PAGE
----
Heart Device Recalled Due to Assembly Malfunction

Patients with HeartMate 3<sup>™</sup> devices are advised to contact their physicians if they experience a persistent low flow alarm.
Patients with HeartMate 3 devices are advised to contact their physicians if they experience a persistent low flow alarm.

The HeartMate 3™ Left Ventricular Assist System recall has been identified as a Class I recall by the US Food and Drug Administration (FDA) as the device may cause serious injury or death.1

Abbott, the manufacturer of the HeartMate 3™, has issued a recall because of a malfunction in the device's outflow graft assembly that may cause it to twist and close up (occlude) over time. This can reduce or altogether stop the pump flow and trigger a persistent low flow alarm in the system. Serious adverse events such as blood clots or death can occur from a reduction in pump flow.1

A total of 4878 units distributed from September 2014 to present in the United States are being recalled. Recalled model/item numbers include catalog number 106524US (US commercial), 106524 (US Investigational Device Exemption), and 10652INT (international).1

Patients are advised to contact their physicians if they experience a persistent low flow alarm. Abbott is not currently recommending removal of the device.1

Physicians should follow their patients per American Society of Echocardiography recommendations published in 2015: “A surveillance echo exam should be considered at approximately 2 weeks after the device implantation or before index hospitalization discharge (whichever occurs first), followed by consideration of surveillance transthoracic echo (TEE) at 1, 3, 6, and 12 months post-implantation and every 6 to 12 months thereafter.”2

If a patient experiences a decrease in flow over time or if flow velocity anywhere in the outflow graft exceeds 2 m/sec, more surveillance echocardiographic exams are warranted.2 Furthermore, if a patient's medical conditions have been ruled out as a cause for the low flow alarm and they do not have any contraindications, computed tomography angiography should be performed urgently.2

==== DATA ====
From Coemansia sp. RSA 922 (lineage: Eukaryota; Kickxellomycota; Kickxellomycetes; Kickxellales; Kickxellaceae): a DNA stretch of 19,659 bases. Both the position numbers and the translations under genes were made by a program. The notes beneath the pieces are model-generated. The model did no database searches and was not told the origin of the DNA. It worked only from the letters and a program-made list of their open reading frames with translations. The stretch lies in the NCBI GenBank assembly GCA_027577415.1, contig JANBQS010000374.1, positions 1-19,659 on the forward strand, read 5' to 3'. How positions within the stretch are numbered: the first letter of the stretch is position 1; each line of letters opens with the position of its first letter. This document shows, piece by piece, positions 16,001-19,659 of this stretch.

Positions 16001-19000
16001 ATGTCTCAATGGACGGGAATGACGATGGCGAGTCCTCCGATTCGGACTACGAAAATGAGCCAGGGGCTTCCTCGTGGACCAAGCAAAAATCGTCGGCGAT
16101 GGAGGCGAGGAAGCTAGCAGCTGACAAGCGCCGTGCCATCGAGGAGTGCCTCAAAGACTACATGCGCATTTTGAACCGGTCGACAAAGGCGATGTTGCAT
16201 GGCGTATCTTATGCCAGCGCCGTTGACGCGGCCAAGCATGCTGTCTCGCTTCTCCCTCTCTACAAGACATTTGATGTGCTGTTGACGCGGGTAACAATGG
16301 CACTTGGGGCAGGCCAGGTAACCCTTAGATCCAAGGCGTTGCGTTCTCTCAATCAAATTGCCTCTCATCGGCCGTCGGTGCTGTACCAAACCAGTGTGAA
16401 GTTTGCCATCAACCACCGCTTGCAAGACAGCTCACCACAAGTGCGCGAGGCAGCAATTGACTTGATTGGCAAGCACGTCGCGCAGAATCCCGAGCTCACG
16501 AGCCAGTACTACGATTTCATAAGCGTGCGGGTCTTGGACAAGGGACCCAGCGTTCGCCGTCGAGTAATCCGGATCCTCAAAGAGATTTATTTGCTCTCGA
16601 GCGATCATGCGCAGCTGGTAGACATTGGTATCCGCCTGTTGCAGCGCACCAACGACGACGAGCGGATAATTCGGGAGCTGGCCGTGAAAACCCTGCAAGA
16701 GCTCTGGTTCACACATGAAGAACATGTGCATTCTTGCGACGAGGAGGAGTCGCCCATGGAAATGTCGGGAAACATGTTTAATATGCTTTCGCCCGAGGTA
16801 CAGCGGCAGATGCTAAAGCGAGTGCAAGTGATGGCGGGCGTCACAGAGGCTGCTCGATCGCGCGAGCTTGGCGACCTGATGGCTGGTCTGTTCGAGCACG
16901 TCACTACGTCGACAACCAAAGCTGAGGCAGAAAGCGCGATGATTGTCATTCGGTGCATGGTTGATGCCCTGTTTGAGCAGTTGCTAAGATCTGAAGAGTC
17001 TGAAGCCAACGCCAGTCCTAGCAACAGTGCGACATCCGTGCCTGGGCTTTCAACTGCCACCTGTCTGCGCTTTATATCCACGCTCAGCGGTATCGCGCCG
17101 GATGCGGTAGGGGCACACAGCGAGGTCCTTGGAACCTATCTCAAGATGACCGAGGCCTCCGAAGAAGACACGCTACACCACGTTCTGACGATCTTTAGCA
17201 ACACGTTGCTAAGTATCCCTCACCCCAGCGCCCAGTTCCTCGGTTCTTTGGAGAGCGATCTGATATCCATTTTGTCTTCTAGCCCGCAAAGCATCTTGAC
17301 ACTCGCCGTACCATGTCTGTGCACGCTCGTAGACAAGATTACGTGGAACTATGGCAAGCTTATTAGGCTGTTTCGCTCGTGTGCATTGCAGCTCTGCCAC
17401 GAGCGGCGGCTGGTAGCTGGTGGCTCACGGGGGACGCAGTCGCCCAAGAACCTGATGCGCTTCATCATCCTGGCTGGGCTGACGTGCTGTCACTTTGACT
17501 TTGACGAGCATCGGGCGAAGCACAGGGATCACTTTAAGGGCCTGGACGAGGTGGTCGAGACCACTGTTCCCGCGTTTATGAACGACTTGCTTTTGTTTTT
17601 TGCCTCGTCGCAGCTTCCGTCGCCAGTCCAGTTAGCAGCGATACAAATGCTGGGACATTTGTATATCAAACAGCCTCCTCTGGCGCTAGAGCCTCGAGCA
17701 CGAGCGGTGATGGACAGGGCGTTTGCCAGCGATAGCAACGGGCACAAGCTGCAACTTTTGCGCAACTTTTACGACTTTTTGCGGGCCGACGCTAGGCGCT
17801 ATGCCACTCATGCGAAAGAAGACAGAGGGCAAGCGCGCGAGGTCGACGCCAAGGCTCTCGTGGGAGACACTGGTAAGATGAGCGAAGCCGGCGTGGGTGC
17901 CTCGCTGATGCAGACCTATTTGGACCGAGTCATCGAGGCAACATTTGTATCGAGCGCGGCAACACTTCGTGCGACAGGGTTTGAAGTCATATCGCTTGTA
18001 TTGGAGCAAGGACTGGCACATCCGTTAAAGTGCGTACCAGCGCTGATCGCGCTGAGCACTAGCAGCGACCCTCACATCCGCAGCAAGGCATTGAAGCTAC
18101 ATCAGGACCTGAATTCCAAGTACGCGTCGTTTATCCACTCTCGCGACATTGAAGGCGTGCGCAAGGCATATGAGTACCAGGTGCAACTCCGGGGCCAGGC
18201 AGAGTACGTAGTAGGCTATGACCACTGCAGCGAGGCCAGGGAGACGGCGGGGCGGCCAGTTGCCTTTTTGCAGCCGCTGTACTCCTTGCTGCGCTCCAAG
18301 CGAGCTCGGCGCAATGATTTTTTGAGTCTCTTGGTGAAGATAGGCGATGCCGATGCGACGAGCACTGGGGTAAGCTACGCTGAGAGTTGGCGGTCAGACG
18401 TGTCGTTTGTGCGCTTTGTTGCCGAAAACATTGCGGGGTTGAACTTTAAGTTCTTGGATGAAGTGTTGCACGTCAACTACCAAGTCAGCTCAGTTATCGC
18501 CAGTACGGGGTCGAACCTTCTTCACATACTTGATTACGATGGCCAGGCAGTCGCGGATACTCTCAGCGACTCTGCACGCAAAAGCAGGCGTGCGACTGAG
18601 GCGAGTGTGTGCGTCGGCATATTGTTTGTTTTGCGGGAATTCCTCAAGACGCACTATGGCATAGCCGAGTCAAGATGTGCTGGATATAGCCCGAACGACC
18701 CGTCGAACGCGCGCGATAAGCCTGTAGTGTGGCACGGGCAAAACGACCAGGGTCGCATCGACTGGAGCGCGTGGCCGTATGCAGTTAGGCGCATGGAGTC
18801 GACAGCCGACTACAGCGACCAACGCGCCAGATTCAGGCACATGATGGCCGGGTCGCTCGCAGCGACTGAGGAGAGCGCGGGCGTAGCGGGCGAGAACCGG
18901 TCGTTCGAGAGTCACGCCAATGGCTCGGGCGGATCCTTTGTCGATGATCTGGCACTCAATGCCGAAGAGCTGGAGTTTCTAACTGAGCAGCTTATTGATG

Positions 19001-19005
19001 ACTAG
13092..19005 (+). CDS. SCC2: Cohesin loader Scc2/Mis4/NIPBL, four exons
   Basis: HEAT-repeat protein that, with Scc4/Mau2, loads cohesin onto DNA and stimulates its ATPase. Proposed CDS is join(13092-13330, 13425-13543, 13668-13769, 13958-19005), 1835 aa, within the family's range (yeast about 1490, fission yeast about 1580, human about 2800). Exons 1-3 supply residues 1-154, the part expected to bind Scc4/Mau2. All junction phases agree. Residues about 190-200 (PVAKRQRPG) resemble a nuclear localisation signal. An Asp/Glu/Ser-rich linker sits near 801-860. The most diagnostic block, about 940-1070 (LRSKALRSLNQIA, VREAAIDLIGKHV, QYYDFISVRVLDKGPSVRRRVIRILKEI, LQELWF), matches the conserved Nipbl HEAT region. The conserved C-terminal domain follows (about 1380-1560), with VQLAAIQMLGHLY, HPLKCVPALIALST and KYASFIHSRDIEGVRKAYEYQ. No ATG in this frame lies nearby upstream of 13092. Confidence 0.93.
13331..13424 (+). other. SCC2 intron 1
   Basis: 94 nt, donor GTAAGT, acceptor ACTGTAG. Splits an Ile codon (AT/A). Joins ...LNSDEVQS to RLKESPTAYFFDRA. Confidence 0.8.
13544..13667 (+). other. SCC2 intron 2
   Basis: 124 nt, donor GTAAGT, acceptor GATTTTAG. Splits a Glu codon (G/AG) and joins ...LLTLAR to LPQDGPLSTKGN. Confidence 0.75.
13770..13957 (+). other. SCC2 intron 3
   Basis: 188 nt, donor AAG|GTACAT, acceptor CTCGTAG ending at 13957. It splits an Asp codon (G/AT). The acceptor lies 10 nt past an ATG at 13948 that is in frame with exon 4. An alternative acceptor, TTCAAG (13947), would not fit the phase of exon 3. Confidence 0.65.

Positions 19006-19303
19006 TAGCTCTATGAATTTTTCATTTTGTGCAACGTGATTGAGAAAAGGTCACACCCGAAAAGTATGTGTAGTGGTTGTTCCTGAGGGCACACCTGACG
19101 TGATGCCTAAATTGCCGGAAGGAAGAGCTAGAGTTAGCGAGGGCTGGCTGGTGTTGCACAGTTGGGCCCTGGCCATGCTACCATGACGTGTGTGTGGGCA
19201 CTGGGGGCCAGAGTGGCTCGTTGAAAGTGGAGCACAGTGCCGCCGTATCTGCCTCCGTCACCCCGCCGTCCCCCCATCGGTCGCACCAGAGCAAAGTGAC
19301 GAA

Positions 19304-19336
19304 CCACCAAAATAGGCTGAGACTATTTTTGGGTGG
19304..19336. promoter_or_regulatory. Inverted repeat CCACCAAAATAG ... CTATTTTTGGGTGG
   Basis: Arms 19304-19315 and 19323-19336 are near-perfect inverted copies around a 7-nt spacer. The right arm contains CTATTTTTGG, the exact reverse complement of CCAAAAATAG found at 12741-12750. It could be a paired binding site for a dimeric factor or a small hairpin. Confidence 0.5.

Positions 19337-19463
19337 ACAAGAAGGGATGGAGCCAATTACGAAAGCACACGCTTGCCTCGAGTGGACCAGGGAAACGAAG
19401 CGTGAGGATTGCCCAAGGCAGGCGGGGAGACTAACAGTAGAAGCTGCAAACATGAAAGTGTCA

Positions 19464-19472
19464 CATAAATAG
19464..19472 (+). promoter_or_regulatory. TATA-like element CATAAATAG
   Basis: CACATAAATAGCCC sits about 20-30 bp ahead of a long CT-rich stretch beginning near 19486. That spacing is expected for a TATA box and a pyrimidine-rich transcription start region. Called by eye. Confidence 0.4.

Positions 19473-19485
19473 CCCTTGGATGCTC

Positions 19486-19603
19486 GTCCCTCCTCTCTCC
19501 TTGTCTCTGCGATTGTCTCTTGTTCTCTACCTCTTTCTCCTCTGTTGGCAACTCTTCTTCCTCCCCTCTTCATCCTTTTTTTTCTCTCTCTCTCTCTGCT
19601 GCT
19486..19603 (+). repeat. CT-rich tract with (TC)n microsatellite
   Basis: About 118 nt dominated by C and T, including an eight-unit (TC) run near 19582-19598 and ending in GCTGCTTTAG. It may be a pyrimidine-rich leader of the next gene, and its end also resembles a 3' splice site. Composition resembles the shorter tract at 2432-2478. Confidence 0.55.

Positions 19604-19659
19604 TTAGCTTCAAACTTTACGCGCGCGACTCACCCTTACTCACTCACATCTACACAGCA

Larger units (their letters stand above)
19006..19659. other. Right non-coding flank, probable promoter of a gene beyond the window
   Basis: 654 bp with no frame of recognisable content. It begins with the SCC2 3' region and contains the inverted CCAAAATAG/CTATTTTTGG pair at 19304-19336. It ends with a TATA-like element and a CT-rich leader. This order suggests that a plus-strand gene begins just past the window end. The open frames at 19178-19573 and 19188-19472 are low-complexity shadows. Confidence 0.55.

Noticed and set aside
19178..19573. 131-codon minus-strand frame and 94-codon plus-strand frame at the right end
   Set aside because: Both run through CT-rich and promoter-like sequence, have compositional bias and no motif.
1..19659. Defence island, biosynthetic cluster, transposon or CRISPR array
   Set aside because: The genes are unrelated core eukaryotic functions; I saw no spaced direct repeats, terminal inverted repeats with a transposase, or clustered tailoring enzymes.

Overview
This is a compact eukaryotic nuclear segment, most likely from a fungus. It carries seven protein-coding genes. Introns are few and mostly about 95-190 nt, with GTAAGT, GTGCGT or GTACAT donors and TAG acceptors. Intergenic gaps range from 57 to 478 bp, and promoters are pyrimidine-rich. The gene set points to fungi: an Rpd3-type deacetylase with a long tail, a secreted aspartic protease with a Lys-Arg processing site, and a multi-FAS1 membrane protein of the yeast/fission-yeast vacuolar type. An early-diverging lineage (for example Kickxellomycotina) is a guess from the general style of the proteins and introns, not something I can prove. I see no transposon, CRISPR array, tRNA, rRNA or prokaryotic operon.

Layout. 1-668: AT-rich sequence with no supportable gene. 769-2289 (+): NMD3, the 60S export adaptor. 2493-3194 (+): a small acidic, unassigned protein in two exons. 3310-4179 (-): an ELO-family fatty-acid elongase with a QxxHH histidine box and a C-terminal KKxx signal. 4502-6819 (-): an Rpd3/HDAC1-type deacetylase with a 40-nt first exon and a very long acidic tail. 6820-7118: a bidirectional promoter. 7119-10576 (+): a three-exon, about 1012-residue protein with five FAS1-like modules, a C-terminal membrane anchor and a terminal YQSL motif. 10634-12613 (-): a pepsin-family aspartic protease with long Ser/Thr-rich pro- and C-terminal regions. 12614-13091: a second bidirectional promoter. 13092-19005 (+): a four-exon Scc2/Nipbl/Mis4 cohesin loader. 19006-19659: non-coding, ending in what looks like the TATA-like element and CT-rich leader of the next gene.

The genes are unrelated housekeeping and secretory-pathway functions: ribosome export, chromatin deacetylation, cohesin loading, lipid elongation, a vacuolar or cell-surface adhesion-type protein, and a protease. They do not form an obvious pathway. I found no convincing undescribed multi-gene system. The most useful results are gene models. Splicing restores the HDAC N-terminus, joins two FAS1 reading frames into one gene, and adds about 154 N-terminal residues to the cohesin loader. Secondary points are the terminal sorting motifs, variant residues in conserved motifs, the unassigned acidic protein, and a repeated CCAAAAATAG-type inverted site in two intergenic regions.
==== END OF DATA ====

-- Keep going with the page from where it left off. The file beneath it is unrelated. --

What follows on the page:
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The recommendations also state that TEE imaging is not a “definitive tool to identify an outflow graft twist obstruction,” but by imaging the size of the left ventricle, mitral valve, aortic valve opening, and diastolic velocity, it can provide an indirect assessment of an obstruction.2

If surgical repair to the outflow graft is necessary, “the Outflow Graft Bend Relief should be reattached in its original state or repaired to prevent bending, abrasion or occlusion of the outflow graft at the graft's attachment point to the pump.”1

Healthcare professionals and patients can report adverse events to the FDA's MedWatch site.

References

  1. Abbott recalls the HeartMate 3™ left ventricular assist system due to potential malfunction that may lead to graft occlusion [press release]. Silver Spring, MD: US Food and Drug Administration; May 22, 2018. Accessed May 23, 2018.
  2. Stainback RF, Estep JD, Agler DA, et al; on behalf of the American Society of Echocardiography. Echocardiography in the management of patients with left ventricular assist devices: recommendations from the American Society of Echocardiography. J Am Soc Echocardiogr. 2015;28(8):853-909.